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School Jobs May Return

August 5, 2008

By Amanda McGregor, The Salem News, Beverly, Mass.

Aug. 5–SALEM — With money expected from a state energy bill, the schools would rehire some first-grade teachers, school librarians and other positions cut from next year’s school budget.

Superintendent William Cameron Jr. said he hopes the schools will see $500,000, for which he outlined priorities at last night’s School Committee meeting.

The list includes restoring three first-grade teachers, a school nurse and the library aides in each school.

“We need to be cautious here,” Cameron said. “We need to have an indication that this money will be forthcoming (by the end of the next school year).”

The money would come from a renewable energy trust fund that aims to aid Salem in the likely event future payments drop from the city’s largest taxpayer: the coal-and-oil-fired Salem Harbor Station power plant. The schools would see a portion of that.

Mayor Kim Driscoll, who is chairwoman of the School Committee, seemed confident the money would become available and she asked the committee for its “final blessing” on restoration priorities so that the schools can act immediately when the funds are guaranteed. The committee voted unanimously on Cameron’s recommendations.

The funds will be welcome in the Salem schools, which faced a midyear budget crisis last year that forced budget cuts and layoffs during the winter. Then the School Committee slashed more than $3 million from next year’s school budget through job cuts, increased fees, and other cuts to materials and supplies.

“I am relieved, but I’m anxious about the timing of the money,” Cameron said during a telephone interview yesterday. “It would be very difficult, after the school year starts, to add classes at the elementary level.”

Cameron said the money needs to be guaranteed before he can recall people who were laid off, and School Committee member Nate Bryant raised the concern last night that many laid-off Salem employees may have taken jobs elsewhere.

“Those people may well have found other employment,” Cameron said, “We’re going to have to scramble to find competent people to fill these positions.”

Cameron said early literacy is key, so he and Assistant Superintendent Alyce Davis are reviewing test scores at each school to see where smaller first-grade classes are essential.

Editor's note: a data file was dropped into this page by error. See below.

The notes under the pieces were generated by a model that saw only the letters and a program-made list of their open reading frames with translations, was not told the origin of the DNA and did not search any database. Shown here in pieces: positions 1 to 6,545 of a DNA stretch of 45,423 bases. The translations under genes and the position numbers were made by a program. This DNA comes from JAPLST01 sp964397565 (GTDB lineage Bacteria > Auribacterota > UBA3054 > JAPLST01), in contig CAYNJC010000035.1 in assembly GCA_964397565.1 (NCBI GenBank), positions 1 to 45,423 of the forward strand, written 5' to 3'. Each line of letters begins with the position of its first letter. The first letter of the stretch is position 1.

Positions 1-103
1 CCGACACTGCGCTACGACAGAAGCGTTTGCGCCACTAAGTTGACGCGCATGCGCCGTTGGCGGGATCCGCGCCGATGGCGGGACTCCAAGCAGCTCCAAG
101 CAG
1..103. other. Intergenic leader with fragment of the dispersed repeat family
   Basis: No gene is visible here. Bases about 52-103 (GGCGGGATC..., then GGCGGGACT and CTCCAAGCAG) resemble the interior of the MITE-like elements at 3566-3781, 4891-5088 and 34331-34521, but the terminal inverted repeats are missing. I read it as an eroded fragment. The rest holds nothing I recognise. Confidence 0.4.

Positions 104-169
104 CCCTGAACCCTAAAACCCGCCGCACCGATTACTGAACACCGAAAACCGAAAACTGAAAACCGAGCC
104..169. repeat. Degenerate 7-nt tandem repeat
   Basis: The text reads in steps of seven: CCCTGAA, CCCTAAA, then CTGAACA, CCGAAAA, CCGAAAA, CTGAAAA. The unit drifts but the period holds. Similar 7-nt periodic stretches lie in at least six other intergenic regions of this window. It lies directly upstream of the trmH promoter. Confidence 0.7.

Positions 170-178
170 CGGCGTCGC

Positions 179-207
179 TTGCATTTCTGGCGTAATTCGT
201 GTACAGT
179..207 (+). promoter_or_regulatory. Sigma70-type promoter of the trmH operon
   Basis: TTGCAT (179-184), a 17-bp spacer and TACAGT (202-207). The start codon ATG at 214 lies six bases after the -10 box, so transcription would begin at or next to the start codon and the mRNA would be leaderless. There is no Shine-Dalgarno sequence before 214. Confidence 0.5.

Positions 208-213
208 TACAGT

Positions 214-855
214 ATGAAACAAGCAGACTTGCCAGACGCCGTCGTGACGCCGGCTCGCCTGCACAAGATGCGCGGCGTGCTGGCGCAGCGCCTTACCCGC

“There are many needs,” Cameron said, “but what we’ve worked on administratively is to identify what we believe are the greatest needs.”

Driscoll said last night that she is pushing to restore all the first-grade teaching positions for the sake of “equity” and “fairness” to all the schools. Cameron is projecting $225,000 in savings through the special education program, but that money is already dedicated to paying for five elementary teachers whose salaries were covered by a grant that the schools lost.

Cameron said he also hopes to restore vocational-technical education and art classes and materials, as well as a few technology and music positions.

The elementary school librarians were all cut from next year’s budget, as were the library aides in the upper school level. Those will all be restored if the schools get the $500,000.

“The library paraprofessionals are deemed to be very important by the principals and parents in many of the schools,” Cameron said.

However, if restored, the librarians would not come back as full-time employees and would instead work under 19 hours per week so the district won’t have to pay them benefits, which would cost nearly $120,000.

Dominion, which owns Salem Harbor Station, will have to pay millions of dollars in penalties under the Regional Greenhouse Gas Initiative, which is a cooperative effort among Northeastern states to reduce the emission of carbon dioxide, a so-called greenhouse gas blamed for climate change.

As a result, the plant has argued that its value, and also its tax bill, should be reduced. If Dominion were to pay the city less, the amount needed to keep the city payment the same would come from a trust fund created under this energy bill. The money in that trust fund, which could be as much as $100 million, will come from “allowances,” or payments fossil fuel plant owners like Dominion make for emitting carbon dioxide.

The RGGI Auction Trust Fund is being established to finance renewable and alternative energy projects.

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Copyright (c) 2008, The Salem News, Beverly, Mass.

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